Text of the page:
The Canadian Social Economy Research Partnerships (CSERP) was a 6-year project (2006-11) in which universities and community-based organizations combined forces to explore Canada’s social economy: its participants, activities, purpose, accomplishments, and potential. The research organization and process were diverse and complex, like the subject itself. To a great extent, CSERP’s achievements derive from its embrace of all this diversity and complexity.
CSERP demonstrated how mutuals, voluntary associations, co-operatives, nonprofits, and charities should be understood as a single sector, distinctive in its commitment to community service and authority. The project displayed the benefits which flow from the collaboration of universities and communities in research. It mobilized scores of young researchers who devoted matchless energy and enthusiasm to research topics important to their careers and community values.
CSERP had to bear with several impediments. Criteria set by the funder, the Social Sciences and Humanities Research Council (SSHRC), hampered participation by Social Economy organizations and personnel. Competition among them and within academic circles was often fierce. Academics and practitioners differed over the purpose of research, its process, and how and to whom results should be disseminated. There are also marked tendencies to undervalue co-operatives and informal community groups, or to overvalue a well-intentioned private sector (social entrepreneurs).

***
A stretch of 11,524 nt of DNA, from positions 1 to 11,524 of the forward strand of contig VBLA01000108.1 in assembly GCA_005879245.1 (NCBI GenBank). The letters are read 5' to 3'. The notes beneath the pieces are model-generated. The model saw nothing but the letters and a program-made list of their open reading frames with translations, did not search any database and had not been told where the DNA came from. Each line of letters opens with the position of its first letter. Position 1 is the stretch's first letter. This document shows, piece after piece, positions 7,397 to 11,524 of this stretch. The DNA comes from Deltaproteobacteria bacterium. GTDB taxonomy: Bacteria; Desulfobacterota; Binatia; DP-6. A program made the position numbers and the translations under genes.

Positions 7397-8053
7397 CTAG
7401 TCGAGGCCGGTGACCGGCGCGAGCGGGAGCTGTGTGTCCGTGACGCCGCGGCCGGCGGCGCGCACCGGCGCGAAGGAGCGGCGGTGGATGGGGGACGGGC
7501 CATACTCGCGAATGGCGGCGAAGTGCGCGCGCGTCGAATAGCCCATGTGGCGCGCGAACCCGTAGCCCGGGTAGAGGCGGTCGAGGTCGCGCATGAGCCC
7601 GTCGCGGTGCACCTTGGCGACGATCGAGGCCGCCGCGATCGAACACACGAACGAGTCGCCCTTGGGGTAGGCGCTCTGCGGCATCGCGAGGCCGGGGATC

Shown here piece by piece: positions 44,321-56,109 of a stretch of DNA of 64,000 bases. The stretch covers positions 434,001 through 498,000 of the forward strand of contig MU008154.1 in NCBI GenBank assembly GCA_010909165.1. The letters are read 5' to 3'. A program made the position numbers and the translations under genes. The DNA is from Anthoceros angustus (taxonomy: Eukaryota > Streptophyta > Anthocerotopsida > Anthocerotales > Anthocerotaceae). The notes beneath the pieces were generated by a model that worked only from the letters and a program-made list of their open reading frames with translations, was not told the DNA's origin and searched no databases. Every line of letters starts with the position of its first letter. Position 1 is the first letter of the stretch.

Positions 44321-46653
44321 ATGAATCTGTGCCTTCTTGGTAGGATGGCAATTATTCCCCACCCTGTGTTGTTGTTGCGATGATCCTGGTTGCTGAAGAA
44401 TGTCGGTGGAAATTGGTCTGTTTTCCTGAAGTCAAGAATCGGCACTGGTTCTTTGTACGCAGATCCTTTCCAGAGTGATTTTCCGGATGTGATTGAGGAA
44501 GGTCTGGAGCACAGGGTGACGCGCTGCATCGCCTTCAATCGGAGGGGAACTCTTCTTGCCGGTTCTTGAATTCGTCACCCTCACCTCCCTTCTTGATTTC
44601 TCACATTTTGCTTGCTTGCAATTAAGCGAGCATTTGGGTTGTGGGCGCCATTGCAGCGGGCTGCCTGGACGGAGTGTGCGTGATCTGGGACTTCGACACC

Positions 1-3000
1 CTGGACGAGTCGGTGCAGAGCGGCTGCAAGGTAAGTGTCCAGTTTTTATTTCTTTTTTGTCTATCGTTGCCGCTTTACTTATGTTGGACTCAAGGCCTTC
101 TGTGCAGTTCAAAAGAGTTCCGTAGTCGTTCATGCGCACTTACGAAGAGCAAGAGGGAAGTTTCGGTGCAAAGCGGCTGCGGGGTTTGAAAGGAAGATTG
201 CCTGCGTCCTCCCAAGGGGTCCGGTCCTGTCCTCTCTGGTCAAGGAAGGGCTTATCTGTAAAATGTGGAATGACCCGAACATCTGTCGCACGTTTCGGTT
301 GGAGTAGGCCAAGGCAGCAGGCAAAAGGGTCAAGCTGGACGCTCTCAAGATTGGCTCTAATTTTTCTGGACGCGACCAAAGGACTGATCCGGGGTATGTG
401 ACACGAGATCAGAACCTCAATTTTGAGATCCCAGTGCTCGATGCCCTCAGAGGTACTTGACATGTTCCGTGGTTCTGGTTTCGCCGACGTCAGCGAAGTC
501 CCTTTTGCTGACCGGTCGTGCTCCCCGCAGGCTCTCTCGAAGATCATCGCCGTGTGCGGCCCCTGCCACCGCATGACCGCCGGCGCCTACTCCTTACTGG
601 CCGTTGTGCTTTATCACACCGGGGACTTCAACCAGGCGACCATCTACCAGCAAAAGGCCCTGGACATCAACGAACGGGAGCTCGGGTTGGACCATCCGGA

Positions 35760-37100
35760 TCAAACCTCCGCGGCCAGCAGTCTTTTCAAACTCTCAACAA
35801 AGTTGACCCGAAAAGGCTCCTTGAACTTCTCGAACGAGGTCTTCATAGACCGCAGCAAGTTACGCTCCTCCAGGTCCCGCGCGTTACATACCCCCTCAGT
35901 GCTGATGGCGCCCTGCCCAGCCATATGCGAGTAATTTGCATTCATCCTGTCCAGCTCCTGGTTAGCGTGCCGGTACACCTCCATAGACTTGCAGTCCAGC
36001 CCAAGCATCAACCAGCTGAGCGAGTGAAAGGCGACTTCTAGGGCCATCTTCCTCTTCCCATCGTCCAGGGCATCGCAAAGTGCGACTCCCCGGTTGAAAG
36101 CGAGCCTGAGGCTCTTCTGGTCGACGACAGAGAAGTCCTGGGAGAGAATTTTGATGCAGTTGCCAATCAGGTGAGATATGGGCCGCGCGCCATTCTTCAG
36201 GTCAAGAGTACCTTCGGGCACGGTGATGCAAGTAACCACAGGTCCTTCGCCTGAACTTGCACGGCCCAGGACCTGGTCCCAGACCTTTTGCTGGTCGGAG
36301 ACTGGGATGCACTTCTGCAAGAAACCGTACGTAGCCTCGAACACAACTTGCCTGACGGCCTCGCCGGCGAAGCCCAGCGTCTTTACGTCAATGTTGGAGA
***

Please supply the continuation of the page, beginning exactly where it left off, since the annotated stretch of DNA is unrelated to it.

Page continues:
Getting the Social Economy recognized as valid, interdisciplinary field of enquiry will be a long process. CSERP can take pride in just making a start on that. With so many signals of the emergence of a new economic era, now is not the time to stop. Academics and practitioners must continue to explore, systematically and cumulatively, the Social Economy’s wider possibilities: what the sector can be asked to do, and how best it can do it.
This is one of a series of articles sponsored by the Canadian Social Economy Research Partnerships (CSERP) to celebrate its 6-year contribution (2005-11) to our understanding of the importance of Canada’s social economy to the resolution of fundamental social and economic issues.